Much of the budget spend was on infrastructure - Australia's roads could do with a bit of attention - there was additional spending on childcare and support for families. All good commendable stuff. It's all pretty boring really so what's the clever bit? The clever bit of this budget is that there were notr the predicted vote winning cuts in income tax. Instead Costello tinkered with the tax thresholds.

Unsurprisingly like most taxation systems Australia's derives most of its' income from the tax bands where the majority of the population pays its' tax, in the middle tax bands. The 30% tax band, the second one from the bottom, has been carefully manipulated so that 80% of Australians pay the vast majority of their income tax in this band. The bottom Threshold has been pulled up and the top end extended upwards massively. Much the same has happened with the next tax band up, at 40% has been massively extended upwards.

The net effect of this is that not a great deal has changed for the middle income earners. The average Aussie brings in about $53k a year and their income tax burden will be 1.6% lighter. Low income earners do better; someone on $30k is 2.7% better off, but this is before low income benefits are taken into consideration. The percentages are a bit deceptive here as the dollar amount is the same $822 that has come out of the bottom 2 tax bands. The rescaled tax bands mean that very low and high-end salary earners benefit the most whilst things are not too different for anyone earning below $75k. In fact the biggest benefitters percentage wise are people earning towards $150k coming in at 4.3%, or $6,500. After this point the percentages start to fall again, though obviously the fact that this is more money doesn't.

What's happening here is that the chancellor is taxing people at virtually the same rate but giving people money back in the form of tested benefits - they are primarily available to families. This has allowed the chancellor to put through what is virtually a tax and spend budget whilst giving benefits to lower earners and not driving off the high earners so that the economy stays lively. Interesting strategy, it might just work.

How did I do? With most of Australia I will be a little under $16 a week better off after 1 July. With beer at around or below $4 a glass Peter Costello has effectively bought me a beer Monday to Thursday. The Aussies have a word for someone who does that: mate. The chancellor's prospects look pretty rosy.

Tuesday, May 16, 2006


I need a new phone, or rather more accurately, I don't. I have a phone and it works well, but it just isn't what I want any more. What I want is a camera phone with a built in mp3 player that I can watch video on and send photographs directly to the internet from (optional Light saber attachment would also be a big plus.

Why do I want such a thing? I never carry a camera with me and I always regret it when I find something good to photograph. Mercifully for my bank account this isn't possible yet as Sony Ericsson need to hurry up and release the damn thing (maybe it's developing the light saber add-on that's holding it up). This gives me time to save up and be sensible, dammit.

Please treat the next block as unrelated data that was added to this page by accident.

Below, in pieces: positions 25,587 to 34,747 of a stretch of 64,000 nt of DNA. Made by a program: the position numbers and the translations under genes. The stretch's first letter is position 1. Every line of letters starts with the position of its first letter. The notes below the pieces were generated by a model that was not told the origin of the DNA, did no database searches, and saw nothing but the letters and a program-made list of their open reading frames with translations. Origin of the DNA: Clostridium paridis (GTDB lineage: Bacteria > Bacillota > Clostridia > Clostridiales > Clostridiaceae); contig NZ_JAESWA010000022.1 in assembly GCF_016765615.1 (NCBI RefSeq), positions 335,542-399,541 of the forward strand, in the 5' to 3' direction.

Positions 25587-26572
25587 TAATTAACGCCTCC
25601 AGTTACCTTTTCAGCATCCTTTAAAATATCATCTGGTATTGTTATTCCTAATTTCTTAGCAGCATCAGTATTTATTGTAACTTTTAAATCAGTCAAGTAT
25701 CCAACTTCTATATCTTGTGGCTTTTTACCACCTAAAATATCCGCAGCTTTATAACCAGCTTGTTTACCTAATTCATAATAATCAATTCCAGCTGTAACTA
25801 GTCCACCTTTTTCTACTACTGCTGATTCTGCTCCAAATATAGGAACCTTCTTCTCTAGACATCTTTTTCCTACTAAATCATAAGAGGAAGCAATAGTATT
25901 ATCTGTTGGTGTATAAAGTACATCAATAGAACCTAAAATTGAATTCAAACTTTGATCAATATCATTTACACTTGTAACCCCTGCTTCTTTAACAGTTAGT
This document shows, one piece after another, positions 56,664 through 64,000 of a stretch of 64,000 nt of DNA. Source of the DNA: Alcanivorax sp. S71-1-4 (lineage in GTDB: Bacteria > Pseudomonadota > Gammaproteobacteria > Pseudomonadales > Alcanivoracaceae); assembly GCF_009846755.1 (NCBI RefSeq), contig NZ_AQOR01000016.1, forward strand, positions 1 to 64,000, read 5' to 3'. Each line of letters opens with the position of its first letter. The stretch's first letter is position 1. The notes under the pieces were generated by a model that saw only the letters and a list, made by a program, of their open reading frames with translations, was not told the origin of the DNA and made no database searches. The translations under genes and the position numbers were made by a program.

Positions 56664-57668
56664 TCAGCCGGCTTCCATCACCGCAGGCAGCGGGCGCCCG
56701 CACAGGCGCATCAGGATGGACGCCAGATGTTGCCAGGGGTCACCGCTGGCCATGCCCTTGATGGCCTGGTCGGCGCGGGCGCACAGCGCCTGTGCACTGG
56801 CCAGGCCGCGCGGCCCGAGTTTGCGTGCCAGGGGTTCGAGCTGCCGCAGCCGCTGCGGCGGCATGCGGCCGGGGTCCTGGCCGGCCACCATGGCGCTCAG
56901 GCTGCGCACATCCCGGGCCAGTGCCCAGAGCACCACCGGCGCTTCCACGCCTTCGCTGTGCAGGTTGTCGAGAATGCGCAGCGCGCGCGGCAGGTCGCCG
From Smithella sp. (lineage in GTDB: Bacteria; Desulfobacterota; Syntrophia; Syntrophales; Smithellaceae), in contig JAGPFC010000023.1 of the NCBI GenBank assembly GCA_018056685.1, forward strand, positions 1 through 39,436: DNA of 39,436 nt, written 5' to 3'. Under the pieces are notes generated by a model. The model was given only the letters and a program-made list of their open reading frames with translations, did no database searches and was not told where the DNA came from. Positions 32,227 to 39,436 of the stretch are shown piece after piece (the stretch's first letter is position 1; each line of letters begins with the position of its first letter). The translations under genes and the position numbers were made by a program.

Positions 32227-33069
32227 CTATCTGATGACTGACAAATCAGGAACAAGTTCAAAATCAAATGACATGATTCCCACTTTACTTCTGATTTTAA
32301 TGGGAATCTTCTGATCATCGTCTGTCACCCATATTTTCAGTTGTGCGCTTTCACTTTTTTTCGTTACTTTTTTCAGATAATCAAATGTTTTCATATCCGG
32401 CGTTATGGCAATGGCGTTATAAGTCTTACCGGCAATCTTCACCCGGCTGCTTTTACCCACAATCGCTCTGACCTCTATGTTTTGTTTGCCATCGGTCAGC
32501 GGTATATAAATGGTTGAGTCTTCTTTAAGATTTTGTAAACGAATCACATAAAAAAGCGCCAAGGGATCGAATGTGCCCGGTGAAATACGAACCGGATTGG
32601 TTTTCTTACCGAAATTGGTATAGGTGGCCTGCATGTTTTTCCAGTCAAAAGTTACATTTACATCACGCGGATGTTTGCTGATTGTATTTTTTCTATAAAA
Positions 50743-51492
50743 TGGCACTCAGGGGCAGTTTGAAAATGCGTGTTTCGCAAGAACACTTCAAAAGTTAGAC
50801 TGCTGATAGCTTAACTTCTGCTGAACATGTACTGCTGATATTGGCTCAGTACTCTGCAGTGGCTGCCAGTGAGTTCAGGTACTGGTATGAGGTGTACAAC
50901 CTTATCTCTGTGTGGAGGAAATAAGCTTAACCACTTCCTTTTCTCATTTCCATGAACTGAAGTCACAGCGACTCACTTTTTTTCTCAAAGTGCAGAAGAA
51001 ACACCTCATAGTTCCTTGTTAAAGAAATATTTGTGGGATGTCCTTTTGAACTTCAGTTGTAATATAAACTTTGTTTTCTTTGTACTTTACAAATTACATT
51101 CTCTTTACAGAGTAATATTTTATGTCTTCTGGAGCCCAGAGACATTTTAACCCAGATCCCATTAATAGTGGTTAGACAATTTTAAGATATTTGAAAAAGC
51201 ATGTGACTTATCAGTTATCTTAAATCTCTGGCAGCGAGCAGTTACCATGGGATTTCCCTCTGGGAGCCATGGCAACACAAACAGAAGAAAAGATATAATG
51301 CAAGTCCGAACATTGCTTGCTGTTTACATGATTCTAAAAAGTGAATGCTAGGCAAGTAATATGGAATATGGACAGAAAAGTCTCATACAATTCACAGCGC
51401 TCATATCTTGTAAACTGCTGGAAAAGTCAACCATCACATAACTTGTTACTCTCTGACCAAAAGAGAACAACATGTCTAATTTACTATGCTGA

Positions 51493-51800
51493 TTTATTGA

I can't justify spending the money on just a camera and I have a phone with me permanently anyway. See how I am rationalising spending huge amounts of money on a gadget? Other people seem to live with a camera. Chris seems to sleep with one under his pillow and Ben seems to have just about given up on the blog and now lives on flickr.

The italian bloke behind me on the bus as was scribbling this in my notebook was listening to music at ear-bleed volume and taking numerous pictures with his phone. I was tempted to get up and punch him for reading over my shoulder then nick his phone. But I didn't.

Thursday, May 11, 2006


It seems winter has arrived in Sydney. Last night it rained.

The Sydneysiders have been wearing long coats, fleece tops and gloves for the past 2 weeks. The average daytime temperature has not been below 10 Cesius. I will freely admit that there has been a hint of winter about the mornings recently but it's a basic rule of thumb that if you can't see your breath, you don't need gloves. Winter here is a mindset not a season, and I'm not inclined to think it's Winter just yet.

Saturday, May 06, 2006

A week?!

How can it be a week since I last posted? I need to get my act together.

The truth is I am still petty damn busy. This is a good thing because it means at least my life is pretty full, and I'm not wasting any time with pointless crap (like watching Aussie TV).

It is also bad because it means I am trying to fit having a life into my life whilst actually having a life. Which is difficult. It also means that you end up living a backlogged life where you are constantly catching up with yourself.

I have taken to carrying a notebook with me on public transport and scribbling away at top speed to try and get some writing done in the travel time between activities. These are usually filled with staring vacantly into space. My brain normally copies over these areas of memory like you'd record over a bad TV program on a video. This has the odd effect of timeshifting me to new places. I emerge from the bus blinking in the sunshine thinking: "Now how the bloody hell did I end up here?"

The notebook is obviously a laptop substitute but laptops don't have the other side-effect that I quite like, keeping the seat next to you free. Nobody wants to sit next to the lunatic scribbling away at top speed in an unintelligible scrawl. I may take to giggling as well and in extreme casses drooling. Updates as they happen.